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Psychopath In The Family -

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Psychopath in the Family

Could you have a psychopath in your family? Jonica Newby explores the science behind psychopathic
behaviour, and ongoing trials to curb callous conduct in children.

TRANSCRIPT

Dr Jonica Newby

Apparently one in a hundred people can be defined as a psychopath. So that means you've probably
met one. You may even know one. Hell, you may even have a psychopath in the family.

NARRATION

So what if you have a potential psychopath child?

Prof Mark Dadds

Very challenging for their parents, very challenging in that we love to think that our children are
going to be caring, empathic people.

NARRATION

And is being a psychopath all bad?

Dr Jonica Newby

It's scary, murky research, but let's take a deep breath and confront the mind of the functional
psychopath.

NARRATION

And how appropriate to start near the old haunts of Jack the Ripper, where I'm meeting forensic
psychologist and author Dr Kevin Dutton.

Dr Jonica Newby

So you have a psychopath test with you?

Dr Kevin Dutton

I do, yeah. It's called the psychopathic personality inventory, the PPI.

Dr Jonica Newby

Yeah.

Dr Kevin Dutton

And what this test is looking at, we're picking up characteristics like fearlessness, ruthlessness,
social dominance, charisma, tough mindedness, those kind of things - impulsivity. So let's see how
you get on.

Dr Jonica Newby

Alright.

Dr Kevin Dutton

Okay. Um, 'I've never cared about society's values of right and wrong.' Is that false, mostly
false, mostly true or true?

Dr Jonica Newby

False.

Dr Kevin Dutton

False. Okay. Um, 'I don't let everyday hassles get on my nerves.'

Dr Jonica Newby

False.

Dr Kevin Dutton

False. And how about, 'If I want to, I can get people to do what I want without them ever knowing?'

Dr Jonica Newby

No, I don't have that skill. They know.

Dr Kevin Dutton

Well, you know what? I can honestly say you are a very bad psychopath.

NARRATION

This is just a small sub-section of the hundred-and-fifty question standard PPI. And despite common
perceptions, violence is not one of the defining features of a psychopath. Of course, if you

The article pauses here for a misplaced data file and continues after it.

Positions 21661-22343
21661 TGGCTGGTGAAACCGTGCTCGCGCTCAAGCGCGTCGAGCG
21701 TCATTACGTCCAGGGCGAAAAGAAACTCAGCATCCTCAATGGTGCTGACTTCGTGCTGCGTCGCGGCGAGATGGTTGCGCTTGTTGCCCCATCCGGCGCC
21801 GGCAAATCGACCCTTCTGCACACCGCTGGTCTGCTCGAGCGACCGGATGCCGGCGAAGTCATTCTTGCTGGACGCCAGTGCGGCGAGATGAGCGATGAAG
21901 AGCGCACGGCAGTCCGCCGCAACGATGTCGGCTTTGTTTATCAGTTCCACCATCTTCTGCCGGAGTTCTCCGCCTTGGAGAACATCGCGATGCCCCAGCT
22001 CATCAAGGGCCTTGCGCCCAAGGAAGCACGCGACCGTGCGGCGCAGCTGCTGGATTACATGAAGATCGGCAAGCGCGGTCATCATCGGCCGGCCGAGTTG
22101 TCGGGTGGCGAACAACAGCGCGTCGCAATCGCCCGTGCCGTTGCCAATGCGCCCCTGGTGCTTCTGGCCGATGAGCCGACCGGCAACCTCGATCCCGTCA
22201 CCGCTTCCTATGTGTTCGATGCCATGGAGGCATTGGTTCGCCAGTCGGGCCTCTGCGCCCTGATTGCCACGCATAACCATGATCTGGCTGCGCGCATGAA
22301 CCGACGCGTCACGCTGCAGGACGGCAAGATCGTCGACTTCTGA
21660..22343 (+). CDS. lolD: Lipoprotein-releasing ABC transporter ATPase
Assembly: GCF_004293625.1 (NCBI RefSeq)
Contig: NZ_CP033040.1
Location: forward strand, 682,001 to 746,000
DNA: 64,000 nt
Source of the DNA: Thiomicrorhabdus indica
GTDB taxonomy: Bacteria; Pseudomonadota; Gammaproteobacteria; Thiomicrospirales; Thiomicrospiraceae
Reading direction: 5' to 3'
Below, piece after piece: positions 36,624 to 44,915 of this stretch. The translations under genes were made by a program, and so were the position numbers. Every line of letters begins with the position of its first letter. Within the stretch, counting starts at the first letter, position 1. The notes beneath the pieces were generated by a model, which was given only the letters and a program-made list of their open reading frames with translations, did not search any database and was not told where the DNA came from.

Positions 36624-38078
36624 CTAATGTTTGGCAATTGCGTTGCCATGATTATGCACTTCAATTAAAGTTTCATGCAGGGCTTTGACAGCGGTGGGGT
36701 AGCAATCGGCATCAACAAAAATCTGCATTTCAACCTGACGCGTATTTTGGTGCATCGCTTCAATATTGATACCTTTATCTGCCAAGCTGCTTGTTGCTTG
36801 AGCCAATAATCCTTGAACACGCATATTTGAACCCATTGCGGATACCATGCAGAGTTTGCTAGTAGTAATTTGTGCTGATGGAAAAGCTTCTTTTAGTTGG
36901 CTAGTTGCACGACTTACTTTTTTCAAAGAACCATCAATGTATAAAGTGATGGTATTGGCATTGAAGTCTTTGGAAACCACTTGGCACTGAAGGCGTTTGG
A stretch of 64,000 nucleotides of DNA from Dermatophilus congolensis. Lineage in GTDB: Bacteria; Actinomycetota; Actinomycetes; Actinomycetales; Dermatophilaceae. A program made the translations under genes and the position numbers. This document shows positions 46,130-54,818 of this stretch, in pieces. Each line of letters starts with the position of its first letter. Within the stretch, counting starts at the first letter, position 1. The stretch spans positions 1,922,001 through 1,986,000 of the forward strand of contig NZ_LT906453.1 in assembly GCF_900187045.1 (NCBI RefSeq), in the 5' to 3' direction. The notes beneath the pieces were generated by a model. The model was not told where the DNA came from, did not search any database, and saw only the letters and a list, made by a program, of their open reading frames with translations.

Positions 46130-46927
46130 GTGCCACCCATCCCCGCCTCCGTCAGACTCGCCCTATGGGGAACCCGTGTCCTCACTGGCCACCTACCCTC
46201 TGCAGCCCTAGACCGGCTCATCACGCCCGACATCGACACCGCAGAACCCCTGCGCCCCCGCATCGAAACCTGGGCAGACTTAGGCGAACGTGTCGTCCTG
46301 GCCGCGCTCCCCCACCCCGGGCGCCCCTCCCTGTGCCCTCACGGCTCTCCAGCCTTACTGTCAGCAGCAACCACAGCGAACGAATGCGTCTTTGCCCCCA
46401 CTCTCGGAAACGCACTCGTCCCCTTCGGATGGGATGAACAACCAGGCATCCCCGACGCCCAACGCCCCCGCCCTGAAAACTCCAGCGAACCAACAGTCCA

combine violence and psychopathy, well the outcome is chilling. But that's not the case for many we
classify as psychopathic.

Dr Jonica Newby

Well you've met a number of psychopaths, you've tested them. You admire them, don't you?

Dr Kevin Dutton

I do to some extent. I think that there are certain contexts in life where being a psychopath can
predispose you to great success. I've interviewed psychopathic special forces soldiers,
psychopathic surgeons. I've also interviewed a top barrister and he proved very high on the
psychopathic spectrum. Now he can cross-examine an alleged rape victim, for instance, and literally
destroy that person's life. But at the end of the day, he can go out for dinner with his wife and
not give it a second thought.

NARRATION

I'd hate to be married to him though. And it does make you wonder what they were like when they
were kids. Back here in Sydney is someone who knows.

Dr Jonica Newby

Now no psychologist will labela child a psychopath. That's because it's still potential at that
stage. What they say instead is that they score highly on 'callous unemotional traits'.

NARRATION

Professor Mark Dadds has helped develop powerful training programs to help kids with conduct
disorders, ten per cent of whom scored high on callous unemotional traits.

Prof Mark Dadds

All children make mistakes, they have times when they're aggressive and they lie and they
manipulate. It's just part of human nature. But the thing about children with these callous traits